The 50 Shades of Green Conference: GAI Exchange Room
The 50 Shades of Green conference in October was an interactive event for (and by) the green arts community. Our GAI exchange room focused on how the arts can promote wider engagement - with artists, audiences and staff members.
The arts often reflect and challenge the society they exist within, and the sector has a wealth of experience in engaging those it works with on a whole range of issues. The GAI Exchange Room heard from three members of our Green Arts Initiative as to how they had explored engaging their various stakeholders in environmental sustainability.
Summaries of the presentations of each of our speakers can be found below:
Martin Latham, Aberdeen Performing Arts: Engaging Staff in Sustainability
Mark Latham of APA kicked us off with a run through of the theatre’s green team and how it functions. He explained some of the green team’s fundamental features:
- Only one member of staff from each department can join to ensure equal representation across the 300 staffed organisation
- They meet every 2 months
- Anything can be added to the agenda by any of its member
- They review their policies (which includes monitoring and reducing energy and water usage and waste production) annually
Some successful initiatives have included
- BINWATCH, saving money by keeping an eye on how full the bins are for collection and also keeping track of waste outputs according to what’s on at the APA venues.
- Power down policy: successfully engaging staff to turn off appliances both in the office and at home, having double the impact
The green team have ensured the credibility of their decisions be ensuring that their meeting minutes are reviewed at board meetings. Martin emphasised the benefit of this in reducing the space between different levels within the organisation – “Housekeeping now has a direct line of communication to the board”.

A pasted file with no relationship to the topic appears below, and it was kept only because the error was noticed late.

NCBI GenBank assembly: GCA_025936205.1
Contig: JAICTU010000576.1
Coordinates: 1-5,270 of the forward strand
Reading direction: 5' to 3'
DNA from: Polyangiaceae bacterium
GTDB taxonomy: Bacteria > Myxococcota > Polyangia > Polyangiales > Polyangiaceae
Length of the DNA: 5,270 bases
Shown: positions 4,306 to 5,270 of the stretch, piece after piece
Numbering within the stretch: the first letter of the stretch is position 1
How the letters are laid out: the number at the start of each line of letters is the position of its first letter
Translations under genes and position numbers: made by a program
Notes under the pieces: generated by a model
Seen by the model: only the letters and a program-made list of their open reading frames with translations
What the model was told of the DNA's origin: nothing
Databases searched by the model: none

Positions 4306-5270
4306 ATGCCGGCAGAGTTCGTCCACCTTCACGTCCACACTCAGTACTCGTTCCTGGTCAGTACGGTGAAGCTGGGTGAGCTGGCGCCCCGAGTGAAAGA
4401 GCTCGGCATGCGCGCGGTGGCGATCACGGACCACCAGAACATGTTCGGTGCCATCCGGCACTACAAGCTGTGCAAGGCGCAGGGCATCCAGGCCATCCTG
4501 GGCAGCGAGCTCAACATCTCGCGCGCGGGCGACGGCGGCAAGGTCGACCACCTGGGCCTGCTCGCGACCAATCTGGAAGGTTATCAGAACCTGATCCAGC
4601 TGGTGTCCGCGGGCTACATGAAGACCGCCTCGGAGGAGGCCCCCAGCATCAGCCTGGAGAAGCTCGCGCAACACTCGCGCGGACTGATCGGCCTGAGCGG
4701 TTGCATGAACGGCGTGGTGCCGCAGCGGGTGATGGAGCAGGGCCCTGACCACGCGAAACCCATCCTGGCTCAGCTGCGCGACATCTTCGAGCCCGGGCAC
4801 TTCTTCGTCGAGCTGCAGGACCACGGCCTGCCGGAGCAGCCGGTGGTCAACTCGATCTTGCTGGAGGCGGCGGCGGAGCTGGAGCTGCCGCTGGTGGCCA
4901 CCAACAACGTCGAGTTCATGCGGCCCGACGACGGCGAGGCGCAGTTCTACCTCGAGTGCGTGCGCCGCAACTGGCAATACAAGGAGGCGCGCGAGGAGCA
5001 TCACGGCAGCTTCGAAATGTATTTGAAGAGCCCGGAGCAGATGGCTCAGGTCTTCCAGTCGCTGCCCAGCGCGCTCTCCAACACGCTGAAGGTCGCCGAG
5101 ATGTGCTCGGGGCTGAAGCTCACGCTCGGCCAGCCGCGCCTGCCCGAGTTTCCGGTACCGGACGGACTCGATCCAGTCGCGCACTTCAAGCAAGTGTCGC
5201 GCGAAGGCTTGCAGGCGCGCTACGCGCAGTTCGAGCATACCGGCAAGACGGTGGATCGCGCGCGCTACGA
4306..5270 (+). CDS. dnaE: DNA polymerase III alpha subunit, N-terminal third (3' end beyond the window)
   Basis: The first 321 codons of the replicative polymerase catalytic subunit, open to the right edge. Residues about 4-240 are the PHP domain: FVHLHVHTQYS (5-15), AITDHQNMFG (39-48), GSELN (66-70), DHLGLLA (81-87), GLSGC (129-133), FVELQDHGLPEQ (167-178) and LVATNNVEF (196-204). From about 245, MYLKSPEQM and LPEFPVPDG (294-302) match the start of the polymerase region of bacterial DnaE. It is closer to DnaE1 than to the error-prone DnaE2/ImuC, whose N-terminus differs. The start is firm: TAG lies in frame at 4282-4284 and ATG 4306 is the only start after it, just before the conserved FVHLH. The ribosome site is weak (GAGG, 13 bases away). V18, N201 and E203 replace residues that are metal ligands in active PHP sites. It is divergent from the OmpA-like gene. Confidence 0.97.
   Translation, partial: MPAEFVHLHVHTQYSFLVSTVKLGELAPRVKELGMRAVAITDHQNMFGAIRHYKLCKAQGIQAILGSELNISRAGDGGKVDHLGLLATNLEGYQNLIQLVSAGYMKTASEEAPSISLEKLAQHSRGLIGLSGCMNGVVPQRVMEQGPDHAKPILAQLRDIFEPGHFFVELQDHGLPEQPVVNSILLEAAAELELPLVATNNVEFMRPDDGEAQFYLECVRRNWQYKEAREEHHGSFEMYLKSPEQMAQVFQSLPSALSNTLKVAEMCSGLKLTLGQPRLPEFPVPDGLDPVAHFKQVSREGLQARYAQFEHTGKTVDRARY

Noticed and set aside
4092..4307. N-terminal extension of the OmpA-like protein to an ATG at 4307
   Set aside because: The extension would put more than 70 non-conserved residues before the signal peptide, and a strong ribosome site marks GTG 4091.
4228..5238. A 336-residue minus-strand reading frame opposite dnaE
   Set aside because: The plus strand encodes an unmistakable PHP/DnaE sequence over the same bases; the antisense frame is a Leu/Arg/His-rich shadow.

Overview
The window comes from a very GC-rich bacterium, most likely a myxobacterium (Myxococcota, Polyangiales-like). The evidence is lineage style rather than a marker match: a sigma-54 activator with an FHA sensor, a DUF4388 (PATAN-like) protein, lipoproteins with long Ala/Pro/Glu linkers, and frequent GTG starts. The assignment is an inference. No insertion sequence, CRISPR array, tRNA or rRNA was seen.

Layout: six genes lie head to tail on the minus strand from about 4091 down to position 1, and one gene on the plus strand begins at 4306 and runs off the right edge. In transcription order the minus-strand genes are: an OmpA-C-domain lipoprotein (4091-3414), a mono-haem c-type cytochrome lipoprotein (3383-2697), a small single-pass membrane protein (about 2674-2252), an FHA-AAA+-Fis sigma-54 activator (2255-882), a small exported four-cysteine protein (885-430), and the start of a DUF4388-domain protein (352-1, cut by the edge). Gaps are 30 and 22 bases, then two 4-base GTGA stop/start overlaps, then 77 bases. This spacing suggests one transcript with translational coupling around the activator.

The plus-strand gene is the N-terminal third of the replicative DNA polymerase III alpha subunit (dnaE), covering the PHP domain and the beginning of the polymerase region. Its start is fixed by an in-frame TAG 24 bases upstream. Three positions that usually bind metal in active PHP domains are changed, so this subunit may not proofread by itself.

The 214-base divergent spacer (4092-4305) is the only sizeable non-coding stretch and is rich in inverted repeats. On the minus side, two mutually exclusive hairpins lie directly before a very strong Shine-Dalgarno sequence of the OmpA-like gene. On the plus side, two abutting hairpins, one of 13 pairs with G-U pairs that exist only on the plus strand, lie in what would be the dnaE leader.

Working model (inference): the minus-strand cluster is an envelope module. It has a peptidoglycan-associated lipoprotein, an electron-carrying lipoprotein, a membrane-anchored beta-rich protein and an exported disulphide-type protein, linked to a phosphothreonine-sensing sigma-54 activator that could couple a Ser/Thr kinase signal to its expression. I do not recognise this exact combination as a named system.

Donald Smith, Scottish International Storytelling Festival: Engaging Audiences in Sustainability
Donald gave us a different angle on the connections between creativity and environmental crisis, suggesting the two might be more linked than we think. He questioned whether we are at a tipping point both in terms of how we experience culture and how we inhabit the planet. Suggesting, with a twinkle in his eye, that gardening might be the new art form for the 21st century – as an activity which binds creativity and our wider ecosystems – he advocated a more open and more participatory view of culture that involved audiences in its making with the potential to connected participants with the natural environment.
Barry Church-Woods, Edinburgh Festival Fringe
Barry provided an overview of some of the initiatives instigated by the Edinburgh Fringe to engage artists and audiences in environmental sustainability when participating in or attending the summer festival. He highlighted the influencing role that an organisation such as the Fringe can play, when working with such a large number of visiting companies (3000+ shows this August), to highlight creative opportunities for more resourceful practices. Examples included the Fringe Sustainable Practice Guide, the Swap Shop for unwanted props and materials to be re-used/upcycled, and the Fringe Sustainable Practice Award which celebrates innovative practice.
50 Shades of Green: Stories of Sustainability in the Arts Sector took place on 6 October 2015 at the Pearce Institute in Glasgow. It was Creative Carbon Scotland’s first conference for green arts organisations working to affect their environmental sustainability. A copy of the programme for the event can be found here.
To become part of the Scottish green arts community, and to hear more about events like 50 Shades of Green (as well as our other free training sessions and resources), sign up to the Green Arts Initiative.